24th November 2022
Volunteering and Caring for Grandchildren Protects from Loneliness for the Over 50s – Vast Review of Current Research Internationally Shows
Caring for a Spouse is a Risk Factor for Loneliness, However
Caregiving for a spouse or partner is seemingly associated with higher loneliness for those over 50 years of age, a new systemic review of published research on the issue shows.
Taking in data from 28 studies, comprising of 191,652 participants from 21 countries, the findings, however, also show that volunteering or looking after grandchildren may help reduce loneliness.
Publishing their findings in the peer-reviewed journal Aging and Mental Health, a team of international experts led by scientists at King’s College London, state the results highlight a need to develop targeted interventions to combat loneliness for older adults who are caring for their partner or spouse.
“Loneliness can leave people feeling isolated and disconnected from others – and can have a wide range of negative effects on their physical and mental health,” says lead author, Samia Akhter-Khan, who is a PhD candidate at the Institute of Psychiatry, Psychology & Neuroscience within King’s College London.
“There is a pressing need to identify people who may be more vulnerable to feeling lonely – and to develop targeted solutions to prevent and reduce loneliness in these population groups
“Our findings suggest that providing care to a partner with complex health conditions, particularly dementia or Alzheimer’s disease, is related to higher levels of loneliness – whereas caring for children or volunteering can help reduce loneliness in older adults.”
Loneliness has many different causes, which will vary from person to person. Knowing which people are most at risk will lead to targeted approaches toward helping people who are feeling lonely.
Older adults contribute vast amounts of care and other unpaid activities, yet it remains unclear how these meaningful contributions to society relate to loneliness. Caregiving and volunteering may also fulfil a key expectation in older age, the expectation to contribute meaningfully, that has yet not been fully considered in loneliness research and interventions, according to the author’s recently published Social Relationship Expectations Framework.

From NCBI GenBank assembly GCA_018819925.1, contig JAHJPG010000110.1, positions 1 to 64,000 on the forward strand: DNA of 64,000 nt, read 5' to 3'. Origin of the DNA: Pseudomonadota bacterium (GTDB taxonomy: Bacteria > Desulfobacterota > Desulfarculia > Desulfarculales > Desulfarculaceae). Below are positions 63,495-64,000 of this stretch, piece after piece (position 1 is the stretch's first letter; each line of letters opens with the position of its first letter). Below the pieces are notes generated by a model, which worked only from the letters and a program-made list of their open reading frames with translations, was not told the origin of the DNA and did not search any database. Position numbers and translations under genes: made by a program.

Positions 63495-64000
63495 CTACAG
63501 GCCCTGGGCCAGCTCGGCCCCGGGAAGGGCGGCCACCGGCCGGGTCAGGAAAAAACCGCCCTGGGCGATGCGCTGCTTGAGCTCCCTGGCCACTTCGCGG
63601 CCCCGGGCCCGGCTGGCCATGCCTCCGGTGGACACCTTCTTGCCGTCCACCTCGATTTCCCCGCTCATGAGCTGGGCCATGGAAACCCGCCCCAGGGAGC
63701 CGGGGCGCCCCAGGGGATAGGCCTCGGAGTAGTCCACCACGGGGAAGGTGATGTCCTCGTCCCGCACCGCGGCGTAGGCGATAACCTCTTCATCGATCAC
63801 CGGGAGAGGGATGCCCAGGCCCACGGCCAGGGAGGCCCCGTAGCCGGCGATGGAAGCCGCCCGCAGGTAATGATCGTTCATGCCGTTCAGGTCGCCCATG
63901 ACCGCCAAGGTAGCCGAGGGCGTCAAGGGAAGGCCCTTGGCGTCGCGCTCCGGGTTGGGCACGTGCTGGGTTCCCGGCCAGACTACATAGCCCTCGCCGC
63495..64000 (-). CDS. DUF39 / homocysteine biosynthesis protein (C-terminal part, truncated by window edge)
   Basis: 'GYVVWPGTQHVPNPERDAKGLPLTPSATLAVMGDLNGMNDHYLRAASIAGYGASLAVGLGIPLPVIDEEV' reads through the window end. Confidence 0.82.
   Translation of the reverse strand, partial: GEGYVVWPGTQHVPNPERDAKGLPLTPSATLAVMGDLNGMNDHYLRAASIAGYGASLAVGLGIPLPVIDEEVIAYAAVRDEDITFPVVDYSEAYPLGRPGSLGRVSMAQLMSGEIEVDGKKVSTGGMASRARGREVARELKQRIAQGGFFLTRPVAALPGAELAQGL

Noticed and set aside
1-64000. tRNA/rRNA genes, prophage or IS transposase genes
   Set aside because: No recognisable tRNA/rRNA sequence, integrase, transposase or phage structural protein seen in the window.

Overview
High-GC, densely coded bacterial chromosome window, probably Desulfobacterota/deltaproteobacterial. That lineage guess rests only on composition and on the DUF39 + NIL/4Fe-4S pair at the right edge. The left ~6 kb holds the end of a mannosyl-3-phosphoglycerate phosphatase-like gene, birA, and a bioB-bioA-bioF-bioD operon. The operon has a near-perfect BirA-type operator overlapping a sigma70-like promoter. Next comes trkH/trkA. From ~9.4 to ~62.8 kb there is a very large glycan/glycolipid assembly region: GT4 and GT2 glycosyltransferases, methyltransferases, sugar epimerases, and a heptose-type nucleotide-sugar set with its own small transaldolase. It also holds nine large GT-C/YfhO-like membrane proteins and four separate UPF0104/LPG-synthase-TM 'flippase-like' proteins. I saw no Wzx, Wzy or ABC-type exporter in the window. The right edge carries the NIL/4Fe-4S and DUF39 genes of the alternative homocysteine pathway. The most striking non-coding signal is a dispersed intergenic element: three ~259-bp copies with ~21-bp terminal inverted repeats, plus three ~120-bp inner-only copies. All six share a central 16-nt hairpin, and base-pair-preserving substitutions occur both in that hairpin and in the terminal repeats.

This new systematic review, out today, included 28 studies from countries including the United States, Germany, the United Kingdom, New Zealand, China and many others. The authors examined the relationship between specific types of unpaid activities – including caring for a spouse, looking after grandchildren or volunteering – and loneliness in people over 50 years of age.
They found that:
- Caring for grandchildren (or other unrelated children) was linked with lower loneliness in six out of seven studies.
- Providing care to a partner or spouse was consistently associated with higher loneliness.
- Five out of six studies reported a relationship between volunteering and lower levels of loneliness.
“This is the first review of its kind to investigate systematically the relationship between older people’s caregiving and volunteering activities and loneliness,” adds co-author Dr Matthew Prina, Head of the Social Epidemiology Research Group at King’s College London.
“Further research will now be necessary to investigate the needs of older caregivers – as well as to examine the barriers, opportunities, and fulfilment of engaging in meaningful activities. This could help shed light on the optimal ‘dose’ of volunteering and caring for grandchildren and identify ways to maximise their potential beneficial effects on combating loneliness in the over 50s. Respecting older adults for their contributions and valuing their unpaid activities will likely play an important role in mitigating loneliness.”
The paper highlights that all of the studies included in this review were conducted in higher income countries and before the COVID-19 pandemic, which led to an increase in the number of people experiencing loneliness.
Future research should take steps to promote evidence from lower- and middle-income countries, such as the authors’ recent study on Indonesia, and account for specific external factors – such as global pandemics, lockdowns, conflict settings and climate change – when investigating the association between people’s unpaid activities and loneliness.
For an interview, please contact:
Samia Akhter-Khan, PhD candidate, Health Service & Population Research, IoPPN, King’s College London
Email: firstname.lastname@example.org, Twitter: @sam_i_a_m
Simon Wesson, Press & Media Relations Executive
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The article will be freely available once the embargo has lifted via the following link: https://www.tandfonline.com/doi/full/10.1080/13607863.2022.2144130